Markus Vinzent's Blog

Thursday, 29 August 2013

Characteristics of Luke?

For a substantial time, now, I am collecting the characteristics that scholars associate with Luke, to find out whether they give us insights into its author. If, as I now believe, Luke was a broadening of Marcion's Gospel, and Marcion himself has written his text, such characteristics would need to match, somehow, what we know of Marcion.
Today, I came across the following article by Dennis E. Smith,
‘Table Fellowship as a Literary Motif in the Gospel of Luke’, JBL 106 (1987): 613-38.
In its opening, Smith writes:

'Luke, as scholars have often noted, was probably the most literary of all the Gospel writers. That is, he was widely read in literature of the day and made conscious use of structures, forms, and images from popular literature in his writings.' Previous studies have noted the affinity of his writings to history, biography, and romance literature. Other studies have noted how Luke has built his argument and theology around various literary structures and themes such as "possessions" and the idea of the benefactor...'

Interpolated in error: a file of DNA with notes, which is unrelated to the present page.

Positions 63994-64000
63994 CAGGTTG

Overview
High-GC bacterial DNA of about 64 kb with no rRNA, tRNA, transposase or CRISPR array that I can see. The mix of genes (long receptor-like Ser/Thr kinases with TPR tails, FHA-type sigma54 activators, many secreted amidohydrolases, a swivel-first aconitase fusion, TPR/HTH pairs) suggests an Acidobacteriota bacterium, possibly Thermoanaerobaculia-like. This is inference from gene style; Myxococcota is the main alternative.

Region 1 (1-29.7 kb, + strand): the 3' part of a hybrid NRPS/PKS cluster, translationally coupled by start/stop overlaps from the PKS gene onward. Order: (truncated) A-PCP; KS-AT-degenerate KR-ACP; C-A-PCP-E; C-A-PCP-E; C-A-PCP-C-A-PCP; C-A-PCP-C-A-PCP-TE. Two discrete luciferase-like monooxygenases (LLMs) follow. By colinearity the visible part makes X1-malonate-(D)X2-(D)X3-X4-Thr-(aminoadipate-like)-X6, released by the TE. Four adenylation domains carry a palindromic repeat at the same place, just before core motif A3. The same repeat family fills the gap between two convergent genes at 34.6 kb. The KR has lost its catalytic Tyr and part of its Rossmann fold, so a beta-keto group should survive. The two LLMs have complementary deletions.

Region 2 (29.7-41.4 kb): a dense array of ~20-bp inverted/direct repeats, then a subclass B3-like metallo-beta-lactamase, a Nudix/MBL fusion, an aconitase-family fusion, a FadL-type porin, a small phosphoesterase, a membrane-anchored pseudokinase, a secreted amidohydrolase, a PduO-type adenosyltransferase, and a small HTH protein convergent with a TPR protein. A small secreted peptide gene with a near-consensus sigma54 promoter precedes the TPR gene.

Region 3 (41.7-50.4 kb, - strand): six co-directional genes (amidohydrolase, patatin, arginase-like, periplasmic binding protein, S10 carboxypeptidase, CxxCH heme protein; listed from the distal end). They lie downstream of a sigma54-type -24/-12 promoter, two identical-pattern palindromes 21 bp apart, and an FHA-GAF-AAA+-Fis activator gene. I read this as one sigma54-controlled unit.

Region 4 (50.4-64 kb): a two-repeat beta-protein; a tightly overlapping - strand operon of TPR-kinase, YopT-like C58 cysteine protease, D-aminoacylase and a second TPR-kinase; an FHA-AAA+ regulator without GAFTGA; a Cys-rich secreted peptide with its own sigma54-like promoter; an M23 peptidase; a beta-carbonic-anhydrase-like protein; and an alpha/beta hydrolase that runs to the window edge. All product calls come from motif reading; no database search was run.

It is interesting to note that in the discussion about the authorship, nobody has noticed that not only the well known characteristics of its high quality literature points to a conscious author (why would he almost slavishly adhere to a mediocre work like Mark?), as does the affinity to literature, but the mentioned themes such as 'possessions' and 'benefactor' match the profile of the business man and benefactor Marcion who according to Tertullian made an endowment (rather than a donation) of around 200,000 Sesterces to the Roman community.
The list is getting longer. 

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